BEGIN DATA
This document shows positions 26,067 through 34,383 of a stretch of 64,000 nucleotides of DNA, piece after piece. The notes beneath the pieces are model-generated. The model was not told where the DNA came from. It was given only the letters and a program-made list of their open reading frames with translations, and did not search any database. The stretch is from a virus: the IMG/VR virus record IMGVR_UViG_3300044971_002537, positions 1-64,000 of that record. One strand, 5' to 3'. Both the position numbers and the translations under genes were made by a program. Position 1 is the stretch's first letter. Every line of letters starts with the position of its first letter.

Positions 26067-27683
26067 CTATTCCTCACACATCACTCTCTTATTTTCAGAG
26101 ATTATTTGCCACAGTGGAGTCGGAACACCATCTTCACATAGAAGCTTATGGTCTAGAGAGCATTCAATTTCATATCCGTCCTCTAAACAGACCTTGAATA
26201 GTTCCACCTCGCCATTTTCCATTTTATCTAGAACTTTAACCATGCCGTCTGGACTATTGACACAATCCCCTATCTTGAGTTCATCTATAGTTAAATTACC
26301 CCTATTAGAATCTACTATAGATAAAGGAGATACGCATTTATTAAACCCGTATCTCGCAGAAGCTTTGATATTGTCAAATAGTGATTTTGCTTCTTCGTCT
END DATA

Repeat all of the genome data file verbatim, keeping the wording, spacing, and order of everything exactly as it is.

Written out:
This document shows positions 26,067 through 34,383 of a stretch of 64,000 nucleotides of DNA, piece after piece. The notes beneath the pieces are model-generated. The model was not told where the DNA came from. It was given only the letters and a program-made list of their open reading frames with translations, and did not search any database. The stretch is from a virus: the IMG/VR virus record IMGVR_UViG_3300044971_002537, positions 1-64,000 of that record. One strand, 5' to 3'. Both the position numbers and the translations under genes were made by a program. Position 1 is the stretch's first letter. Every line of letters starts with the position of its first letter.

Positions 26067-27683
26067 CTATTCCTCACACATCACTCTCTTATTTTCAGAG
26101 ATTATTTGCCACAGTGGAGTCGGAACACCATCTTCACATAGAAGCTTATGGTCTAGAGAGCATTCAATTTCATATCCGTCCTCTAAACAGACCTTGAATA
26201 GTTCCACCTCGCCATTTTCCATTTTATCTAGAACTTTAACCATGCCGTCTGGACTATTGACACAATCCCCTATCTTGAGTTCATCTATAGTTAAATTACC
26301 CCTATTAGAATCTACTATAGATAAAGGAGATACGCATTTATTAAACCCGTATCTCGCAGAAGCTTTGATATTGTCAAATAGTGATTTTGCTTCTTCGTCT